Mark Sellers, a senior physics major and Spanish minor, spent the summer researching different methods of teaching science through his internship with the Society of Physics Students (SPS) in Washington, D.C. For 10 weeks, Sellers and one other intern worked to create and test a set of core activities for this year’s Science Outreach Catalyst Kit (SOCK). The kit consists of a set of hands-on, exploratory activities and demonstrations that will be sent out to SPS chapters to use in outreach presentations at elementary, middle and high schools.
SPS helps students transform themselves into contributing members of the professional community. The organization has roughly 700 chapters in schools across America, and Rhodes has had one since the late 1960s.
Having served as communications officer for the Rhodes chapter, Sellers was familiar with the organization’s national internship in D.C. and eager to apply after hearing of the opportunity from his advisor, Dr. Brent Hoffmeister. Since his first year at Rhodes, Sellers has been working with Hoffmeister on developing an ultrasonic method for detecting osteoporosis. This research experience combined with his previous internship at the Pink Palace Museum, where Sellers wrote science programs for Memphis-area elementary and middle school students, made him and ideal candidate for the position.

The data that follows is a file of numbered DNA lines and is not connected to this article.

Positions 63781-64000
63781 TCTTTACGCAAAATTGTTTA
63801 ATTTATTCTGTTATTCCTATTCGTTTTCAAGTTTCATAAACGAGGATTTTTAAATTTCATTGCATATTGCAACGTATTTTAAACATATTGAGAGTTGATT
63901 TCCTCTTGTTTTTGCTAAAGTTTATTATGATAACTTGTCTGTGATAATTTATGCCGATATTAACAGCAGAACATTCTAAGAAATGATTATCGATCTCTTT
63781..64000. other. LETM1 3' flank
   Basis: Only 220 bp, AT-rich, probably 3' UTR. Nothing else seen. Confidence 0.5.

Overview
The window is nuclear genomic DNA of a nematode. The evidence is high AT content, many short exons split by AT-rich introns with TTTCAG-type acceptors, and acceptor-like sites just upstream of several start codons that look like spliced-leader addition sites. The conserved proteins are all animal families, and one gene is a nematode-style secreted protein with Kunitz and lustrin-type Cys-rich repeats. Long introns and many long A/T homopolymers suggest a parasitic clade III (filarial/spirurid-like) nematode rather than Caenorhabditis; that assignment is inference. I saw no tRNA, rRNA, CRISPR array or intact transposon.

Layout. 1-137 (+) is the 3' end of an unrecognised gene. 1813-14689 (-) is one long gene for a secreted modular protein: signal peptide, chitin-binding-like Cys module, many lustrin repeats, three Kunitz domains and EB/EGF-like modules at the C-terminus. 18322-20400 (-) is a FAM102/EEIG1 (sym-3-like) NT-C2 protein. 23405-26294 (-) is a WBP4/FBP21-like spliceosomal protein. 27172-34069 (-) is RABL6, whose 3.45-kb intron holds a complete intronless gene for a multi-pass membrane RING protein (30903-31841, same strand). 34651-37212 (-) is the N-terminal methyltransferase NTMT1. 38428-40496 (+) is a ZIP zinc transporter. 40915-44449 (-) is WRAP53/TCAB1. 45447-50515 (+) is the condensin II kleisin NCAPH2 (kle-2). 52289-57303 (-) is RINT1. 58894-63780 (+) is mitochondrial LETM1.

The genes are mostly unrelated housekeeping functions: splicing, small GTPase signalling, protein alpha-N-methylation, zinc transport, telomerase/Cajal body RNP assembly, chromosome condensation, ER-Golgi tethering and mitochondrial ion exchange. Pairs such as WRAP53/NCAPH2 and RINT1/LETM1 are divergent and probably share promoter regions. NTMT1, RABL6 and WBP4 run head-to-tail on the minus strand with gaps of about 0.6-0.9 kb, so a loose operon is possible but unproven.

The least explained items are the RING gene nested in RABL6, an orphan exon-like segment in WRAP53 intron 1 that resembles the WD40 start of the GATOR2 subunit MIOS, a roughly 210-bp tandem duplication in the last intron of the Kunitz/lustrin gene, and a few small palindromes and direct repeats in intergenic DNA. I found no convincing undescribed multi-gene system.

Sellers’ research goal as an intern was to test activities that explored how light is used as a tool. These tests were conducted with D.C. focus groups including summer camps, daycares, and a teacher workshop. Through these studies, Sellers was able to obtain professional opinions of teachers going through training as well as collect information about what grabbed students’ attention and kept them interested. He then wrote an explanation on how to perform the activities effectively, which will be shared with SPS chapters nationwide.
Sellers says the interactions helped him and his peers better understand what they need to do as teachers to better grab students’ attention. “It’s not the students’ job as much as it is teachers’ job to make science accessible for them,” adds Sellers.
The Rhodes chapter will receive a SOCK for events in Memphis. Sellers hopes that his research will help Rhodes students to understand how science outreach events work and how to be good teachers.
Sellers is interested in applying to graduate school and pursuing a Ph.D. in physics. Sellers says that he could definitely see himself teaching and “would ultimately love to become more involved in science advocacy.” “For now, I want to continue to do my part in furthering science education and awareness, as well as learn more of the skills required to be a capable teacher.”
Sellers is a graduate of Rockhurst High School in Kansas City, MO.
(information compiled by Rhodes Student Associate Sophie Anderson ’15)